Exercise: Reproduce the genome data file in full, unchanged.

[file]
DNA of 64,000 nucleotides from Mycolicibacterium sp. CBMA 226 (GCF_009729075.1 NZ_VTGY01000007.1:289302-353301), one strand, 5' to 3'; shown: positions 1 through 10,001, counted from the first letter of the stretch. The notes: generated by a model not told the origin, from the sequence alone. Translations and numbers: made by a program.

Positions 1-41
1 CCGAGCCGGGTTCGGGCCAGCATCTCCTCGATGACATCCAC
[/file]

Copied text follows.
DNA of 64,000 nucleotides from Mycolicibacterium sp. CBMA 226 (GCF_009729075.1 NZ_VTGY01000007.1:289302-353301), one strand, 5' to 3'; shown: positions 1 through 10,001, counted from the first letter of the stretch. The notes: generated by a model not told the origin, from the sequence alone. Translations and numbers: made by a program.

Positions 1-41
1 CCGAGCCGGGTTCGGGCCAGCATCTCCTCGATGACATCCAC